A new book tells the story of how Jeff Matovic ’95 suffered with Tourette syndrome for 31 years until a bold experimental therapy finally calmed his tics
By John Ettorre ’80
It was March 4, 2004, less than a month since doctors at University Hospitals of Cleveland had first surgically pierced his skull, implanting the electrodes that would facilitate deep brain stimulation therapy to help calm Jeff Matovic’s ’95 Tourette syndrome. Now, after the batteries had been implanted to essentially serve as a brain pacemaker to regulate his severe body tics, he returned for the final, crucial phase of the essentially experimental therapy – in which doctors would fine-tune his brain’s controls, almost like tuning the orchestra in his head.
“After a few more adjustments, the tics on Jeff’s right side noticeably decreased,” an author writes. “Then the settings for the left were added. In 30 seconds, the last of his tics – on both sides – simply and quietly melted away. His arms and legs fell quiet. No one talked. In the silence of the room, Jeff’s body became perfectly still. Mouths hung open.”
Against all odds, it worked. For the first time in history, deep brain stimulation completely worked on someone with Tourette syndrome.
As Matovic left the hospital with his father that day, the pair entered a parking garage to return to their car. Matovic’s dad headed to the elevator when Matovic beckoned for an alternative, one that would’ve taken too long to negotiate in his former tic-ridden state.
“I said, ‘Dad, let’s take the stairs,’ and that was a beautiful moment,” he says.
Matovic’s dramatic medical victory prompted headlines throughout the world and would soon land him on national TV, with appearances on “Oprah” and “Good Morning America.” As Oprah Winfrey introduced Matovic to raucous applause from a studio audience, she shouted “miracle man” three times.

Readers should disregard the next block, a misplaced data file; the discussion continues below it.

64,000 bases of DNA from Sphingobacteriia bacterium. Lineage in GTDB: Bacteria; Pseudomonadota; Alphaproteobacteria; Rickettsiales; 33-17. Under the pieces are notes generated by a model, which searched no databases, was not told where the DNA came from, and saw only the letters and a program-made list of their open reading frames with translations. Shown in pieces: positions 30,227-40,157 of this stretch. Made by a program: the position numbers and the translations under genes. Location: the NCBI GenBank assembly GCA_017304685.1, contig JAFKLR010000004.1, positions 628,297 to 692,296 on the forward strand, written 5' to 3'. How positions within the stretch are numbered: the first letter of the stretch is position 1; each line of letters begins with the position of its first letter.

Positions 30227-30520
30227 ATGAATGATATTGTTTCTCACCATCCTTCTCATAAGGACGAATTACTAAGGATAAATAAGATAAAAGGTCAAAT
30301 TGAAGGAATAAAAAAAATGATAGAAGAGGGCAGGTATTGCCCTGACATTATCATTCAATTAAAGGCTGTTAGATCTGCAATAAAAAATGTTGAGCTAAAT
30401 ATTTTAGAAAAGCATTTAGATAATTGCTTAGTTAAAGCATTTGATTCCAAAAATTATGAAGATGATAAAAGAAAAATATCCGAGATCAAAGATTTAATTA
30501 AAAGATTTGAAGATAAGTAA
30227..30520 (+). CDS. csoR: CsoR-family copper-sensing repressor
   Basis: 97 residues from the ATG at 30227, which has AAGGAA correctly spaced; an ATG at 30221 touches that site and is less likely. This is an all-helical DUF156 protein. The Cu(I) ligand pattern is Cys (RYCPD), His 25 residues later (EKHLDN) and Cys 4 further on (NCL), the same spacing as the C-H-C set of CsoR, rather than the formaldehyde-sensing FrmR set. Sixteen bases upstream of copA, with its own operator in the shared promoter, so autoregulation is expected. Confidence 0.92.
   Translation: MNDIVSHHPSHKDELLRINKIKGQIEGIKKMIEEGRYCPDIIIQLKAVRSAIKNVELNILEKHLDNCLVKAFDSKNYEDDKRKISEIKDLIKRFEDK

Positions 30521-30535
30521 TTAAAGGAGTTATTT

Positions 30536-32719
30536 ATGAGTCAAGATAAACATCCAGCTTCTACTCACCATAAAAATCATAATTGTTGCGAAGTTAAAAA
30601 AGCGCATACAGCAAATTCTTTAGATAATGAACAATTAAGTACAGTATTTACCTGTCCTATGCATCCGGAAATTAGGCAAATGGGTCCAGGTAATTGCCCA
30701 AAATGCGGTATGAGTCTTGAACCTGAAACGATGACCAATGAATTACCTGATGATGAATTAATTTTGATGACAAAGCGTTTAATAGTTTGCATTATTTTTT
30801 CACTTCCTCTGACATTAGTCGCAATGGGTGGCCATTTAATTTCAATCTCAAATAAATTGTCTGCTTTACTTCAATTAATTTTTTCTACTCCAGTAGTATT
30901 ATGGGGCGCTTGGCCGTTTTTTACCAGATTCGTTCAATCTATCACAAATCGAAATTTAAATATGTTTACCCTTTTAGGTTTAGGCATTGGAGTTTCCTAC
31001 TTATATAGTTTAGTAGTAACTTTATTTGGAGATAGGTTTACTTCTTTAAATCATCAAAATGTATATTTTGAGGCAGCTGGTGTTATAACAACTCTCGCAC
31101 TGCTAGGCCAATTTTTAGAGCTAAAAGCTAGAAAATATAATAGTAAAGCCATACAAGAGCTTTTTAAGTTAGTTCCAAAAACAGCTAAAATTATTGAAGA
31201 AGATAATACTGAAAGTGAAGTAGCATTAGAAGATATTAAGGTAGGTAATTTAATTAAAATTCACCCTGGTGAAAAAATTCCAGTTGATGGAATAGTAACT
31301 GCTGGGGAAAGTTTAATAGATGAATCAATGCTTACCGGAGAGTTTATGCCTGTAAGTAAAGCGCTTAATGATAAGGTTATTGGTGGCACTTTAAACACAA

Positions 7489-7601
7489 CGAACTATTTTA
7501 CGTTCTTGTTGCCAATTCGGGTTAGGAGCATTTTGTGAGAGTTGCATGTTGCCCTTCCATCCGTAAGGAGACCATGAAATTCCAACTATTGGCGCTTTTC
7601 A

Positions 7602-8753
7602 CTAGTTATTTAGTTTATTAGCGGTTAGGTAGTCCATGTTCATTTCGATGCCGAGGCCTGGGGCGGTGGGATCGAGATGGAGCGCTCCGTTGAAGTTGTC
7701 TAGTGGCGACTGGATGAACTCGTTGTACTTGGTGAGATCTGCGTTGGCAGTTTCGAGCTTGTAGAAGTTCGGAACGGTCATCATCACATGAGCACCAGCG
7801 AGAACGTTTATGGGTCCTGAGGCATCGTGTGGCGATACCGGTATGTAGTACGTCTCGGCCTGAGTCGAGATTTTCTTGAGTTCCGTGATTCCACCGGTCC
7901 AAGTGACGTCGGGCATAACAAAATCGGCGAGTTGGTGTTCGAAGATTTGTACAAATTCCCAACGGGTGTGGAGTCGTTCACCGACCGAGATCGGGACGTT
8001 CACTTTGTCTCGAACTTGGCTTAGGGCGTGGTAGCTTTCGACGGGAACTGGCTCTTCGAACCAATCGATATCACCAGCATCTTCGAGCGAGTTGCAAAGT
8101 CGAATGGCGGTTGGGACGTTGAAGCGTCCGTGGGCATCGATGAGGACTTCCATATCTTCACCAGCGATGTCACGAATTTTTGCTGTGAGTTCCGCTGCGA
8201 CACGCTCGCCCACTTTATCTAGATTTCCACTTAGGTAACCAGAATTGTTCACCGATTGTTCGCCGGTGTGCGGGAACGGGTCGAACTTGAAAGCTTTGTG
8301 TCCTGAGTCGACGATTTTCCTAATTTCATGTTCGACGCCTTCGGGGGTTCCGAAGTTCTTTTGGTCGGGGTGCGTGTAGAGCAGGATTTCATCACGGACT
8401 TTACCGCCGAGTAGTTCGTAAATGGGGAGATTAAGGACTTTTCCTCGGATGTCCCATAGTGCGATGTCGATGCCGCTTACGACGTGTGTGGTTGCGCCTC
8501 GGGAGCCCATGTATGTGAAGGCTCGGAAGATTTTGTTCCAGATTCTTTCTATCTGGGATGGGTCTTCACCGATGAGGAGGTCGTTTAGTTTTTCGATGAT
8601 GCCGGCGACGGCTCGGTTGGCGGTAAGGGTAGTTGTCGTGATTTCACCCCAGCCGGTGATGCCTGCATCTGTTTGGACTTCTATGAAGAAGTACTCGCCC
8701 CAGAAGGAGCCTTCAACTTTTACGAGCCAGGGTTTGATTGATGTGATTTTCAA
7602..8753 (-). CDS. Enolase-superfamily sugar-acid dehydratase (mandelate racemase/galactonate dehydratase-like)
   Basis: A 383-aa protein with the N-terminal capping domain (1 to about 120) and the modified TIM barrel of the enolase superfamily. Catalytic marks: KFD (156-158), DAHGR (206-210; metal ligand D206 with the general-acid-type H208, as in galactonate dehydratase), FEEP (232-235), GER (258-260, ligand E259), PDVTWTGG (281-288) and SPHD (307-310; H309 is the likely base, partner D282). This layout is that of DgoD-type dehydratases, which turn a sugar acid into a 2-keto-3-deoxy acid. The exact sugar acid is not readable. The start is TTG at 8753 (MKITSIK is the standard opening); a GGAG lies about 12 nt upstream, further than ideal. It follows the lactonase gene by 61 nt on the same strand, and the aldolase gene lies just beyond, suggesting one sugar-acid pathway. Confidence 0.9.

Now, Matovic has co-written a book about his experiences – “Ticked: A Medical Miracle, a Friendship, and the Weird World of Tourette Syndrome” – with a fellow Tourette’s sufferer, James Fussell, a columnist for the Kansas City Star. It took the pair almost a decade to complete the book as they struggled against the challenges of distance and their day jobs. Jeff Foxworthy – Matovic’s favorite comedian and someone whose humor he credits with helping him persevere – wrote the foreword.
JCU’s special role
But the book and Matovic’s larger life narrative are striking for how his alma mater figures almost as a character in his epic struggle. Matovic makes it clear his roommate, his academic advisor, the Saint Francis Chapel, and even the campus itself played crucial roles in keeping him alive and on a path toward beating his medical disorder. He recalls being smitten with John Carroll from the first moment he saw it.
“As soon as I toured the campus my junior year in high school, I fell in love,” he says.
“The entire campus provided me with a feeling of safety, security, and consistency, which, for someone with Tourette’s and obsessive compulsive disorder, is extremely important.”
But Matovic reserved a special affection for the campus chapel.
“The first time I laid eyes on the Saint Francis Chapel, I loved it because my faith was always important to me,” he says. “It was my refuge, my rock. If I needed to get away at 11 p.m., I could be alone with God and my thoughts.”
Because the chapel was open around the clock, it served as a safe haven and a spiritual refueling station at all hours.